You're at a major tourist spot such as a temple and a well-dressed man with ID approaches politely, hands you a leaflet and introduces himself as a tour guide. He doesn't ask for money up front but if you decide to buy a tour he asks you to wait there for a few minutes. He then introduces you to his colleague, you pay the fee and the tour begins. But while your first friend had perfect English, his colleague can barely speak a word. You've been scammed.

Tour guides will also take you to the 'best shops' from whom, of course, they are almost certainly getting commission perhaps via inflated prices. Usually they are so poorly paid that this is the only way they can earn a decent living. Depending on how useless, overpriced or irritating the shop - or tour guide - is, your may want to complain and insist the tour moves on.

Public transport

Buses, trains and particularly underground systems (including London) are hot spots for pickpockets and beggars. Gypsy women may try to distract you with their babies, young children or cardboard begging signs while they go for your bag or pocket. In metro and subway systems look out for anyone trying to push through the ticket barrier behind you. You may think they are after a free ride but usually they will be aiming for your valuables.

If you see a poster or hear an announcement warning you to be wary of pickpockets resist the urge to check your wallet or bag. Thieves say they love these warnings as everyone immediately checks their valuables which shows them exactly where to steal from. The busier the better for pickpockets who don't need an excuse to press up against you. Watch out for anyone waiting until the last minute to board the train - the jump-on, steal, jump-off tactic is common.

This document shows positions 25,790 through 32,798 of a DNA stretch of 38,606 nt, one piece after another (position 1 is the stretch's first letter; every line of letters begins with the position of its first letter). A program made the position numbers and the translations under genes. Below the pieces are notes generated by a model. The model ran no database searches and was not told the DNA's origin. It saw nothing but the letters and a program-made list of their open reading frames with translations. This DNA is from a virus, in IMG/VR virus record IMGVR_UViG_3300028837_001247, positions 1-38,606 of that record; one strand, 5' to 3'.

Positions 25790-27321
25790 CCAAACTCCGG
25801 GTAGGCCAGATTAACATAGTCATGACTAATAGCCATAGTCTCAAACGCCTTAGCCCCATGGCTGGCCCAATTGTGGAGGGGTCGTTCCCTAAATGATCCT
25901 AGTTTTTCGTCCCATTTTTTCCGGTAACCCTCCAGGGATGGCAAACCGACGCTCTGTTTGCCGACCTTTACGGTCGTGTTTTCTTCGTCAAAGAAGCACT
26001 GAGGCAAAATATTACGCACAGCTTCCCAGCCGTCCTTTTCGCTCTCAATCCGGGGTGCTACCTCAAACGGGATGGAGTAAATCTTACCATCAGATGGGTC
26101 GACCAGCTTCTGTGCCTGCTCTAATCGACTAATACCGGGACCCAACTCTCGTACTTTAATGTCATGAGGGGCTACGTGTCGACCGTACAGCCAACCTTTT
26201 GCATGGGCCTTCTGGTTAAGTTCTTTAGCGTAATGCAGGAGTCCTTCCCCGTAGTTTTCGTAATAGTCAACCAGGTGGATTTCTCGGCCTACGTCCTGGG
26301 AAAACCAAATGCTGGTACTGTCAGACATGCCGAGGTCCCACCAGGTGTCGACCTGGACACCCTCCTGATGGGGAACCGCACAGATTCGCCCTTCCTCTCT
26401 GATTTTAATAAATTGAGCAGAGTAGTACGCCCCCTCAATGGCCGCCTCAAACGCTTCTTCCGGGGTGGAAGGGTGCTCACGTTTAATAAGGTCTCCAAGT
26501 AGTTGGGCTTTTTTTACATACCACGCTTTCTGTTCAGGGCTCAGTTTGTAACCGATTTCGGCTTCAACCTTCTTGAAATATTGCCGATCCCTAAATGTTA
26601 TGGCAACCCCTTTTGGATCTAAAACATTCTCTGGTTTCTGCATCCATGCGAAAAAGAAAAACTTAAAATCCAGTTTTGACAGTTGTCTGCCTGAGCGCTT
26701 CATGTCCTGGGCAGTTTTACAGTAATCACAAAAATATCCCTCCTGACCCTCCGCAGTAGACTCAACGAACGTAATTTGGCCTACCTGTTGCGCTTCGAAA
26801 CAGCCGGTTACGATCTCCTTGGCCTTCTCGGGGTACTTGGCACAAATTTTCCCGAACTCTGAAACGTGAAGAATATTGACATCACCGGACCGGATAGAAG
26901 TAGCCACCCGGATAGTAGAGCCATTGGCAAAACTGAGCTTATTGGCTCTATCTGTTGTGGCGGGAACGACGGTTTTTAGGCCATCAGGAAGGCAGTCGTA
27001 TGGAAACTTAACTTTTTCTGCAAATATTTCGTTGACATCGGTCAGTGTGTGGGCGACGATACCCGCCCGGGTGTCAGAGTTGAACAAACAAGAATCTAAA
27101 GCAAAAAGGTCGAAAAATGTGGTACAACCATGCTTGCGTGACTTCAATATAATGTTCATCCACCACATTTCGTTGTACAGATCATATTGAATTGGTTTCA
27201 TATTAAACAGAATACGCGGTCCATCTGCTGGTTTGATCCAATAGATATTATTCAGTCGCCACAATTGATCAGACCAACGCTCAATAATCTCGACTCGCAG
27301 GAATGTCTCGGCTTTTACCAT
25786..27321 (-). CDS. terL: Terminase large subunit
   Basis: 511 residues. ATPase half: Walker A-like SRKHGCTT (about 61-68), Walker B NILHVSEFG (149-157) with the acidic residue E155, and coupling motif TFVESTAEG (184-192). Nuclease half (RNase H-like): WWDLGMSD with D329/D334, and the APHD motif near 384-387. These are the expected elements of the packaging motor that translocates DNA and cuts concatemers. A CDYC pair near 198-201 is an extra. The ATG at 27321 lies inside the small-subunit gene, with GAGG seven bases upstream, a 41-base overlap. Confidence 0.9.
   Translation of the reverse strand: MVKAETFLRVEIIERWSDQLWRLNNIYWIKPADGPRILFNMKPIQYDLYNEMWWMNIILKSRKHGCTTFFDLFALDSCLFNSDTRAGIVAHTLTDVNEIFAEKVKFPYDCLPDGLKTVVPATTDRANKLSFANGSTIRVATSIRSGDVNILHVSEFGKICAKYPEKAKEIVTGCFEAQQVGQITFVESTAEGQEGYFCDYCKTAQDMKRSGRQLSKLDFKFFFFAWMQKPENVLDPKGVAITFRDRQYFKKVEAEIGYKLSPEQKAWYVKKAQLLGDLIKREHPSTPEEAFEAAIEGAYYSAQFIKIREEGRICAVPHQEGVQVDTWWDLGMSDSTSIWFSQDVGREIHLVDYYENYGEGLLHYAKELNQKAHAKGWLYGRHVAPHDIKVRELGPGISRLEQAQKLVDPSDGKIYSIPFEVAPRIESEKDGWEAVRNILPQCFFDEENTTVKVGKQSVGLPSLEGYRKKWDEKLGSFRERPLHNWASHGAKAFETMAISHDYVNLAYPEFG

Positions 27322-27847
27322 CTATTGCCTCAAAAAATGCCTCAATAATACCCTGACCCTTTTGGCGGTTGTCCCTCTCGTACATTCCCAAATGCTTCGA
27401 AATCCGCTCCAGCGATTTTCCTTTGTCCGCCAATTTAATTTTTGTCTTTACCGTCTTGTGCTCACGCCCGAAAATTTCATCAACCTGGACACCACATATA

Most operate legal scams. To avoid them you need to also avoid the minibar and the phone.

Beat the scammers

Only take out as much money as you need for the day and keep it in a money pouch around your neck, under your clothes.

Keep bags zipped and close to you at all times.

If you suspect a pickpocket is nearby then move away if you can. If it is not possible then look them in the eye and make it clear you suspect their intentions. Better to risk offending someone innocent than becoming a target.

Avoid getting too distracted in museums, galleries and cafes - particularly internet cafes.

Try to blend in and look as un-touristy as possible.
i have travelled a lot and i still shake my head at our own citizens who insist on wearing an England/Scotland etc football tops, it makes you an immediate target for scams.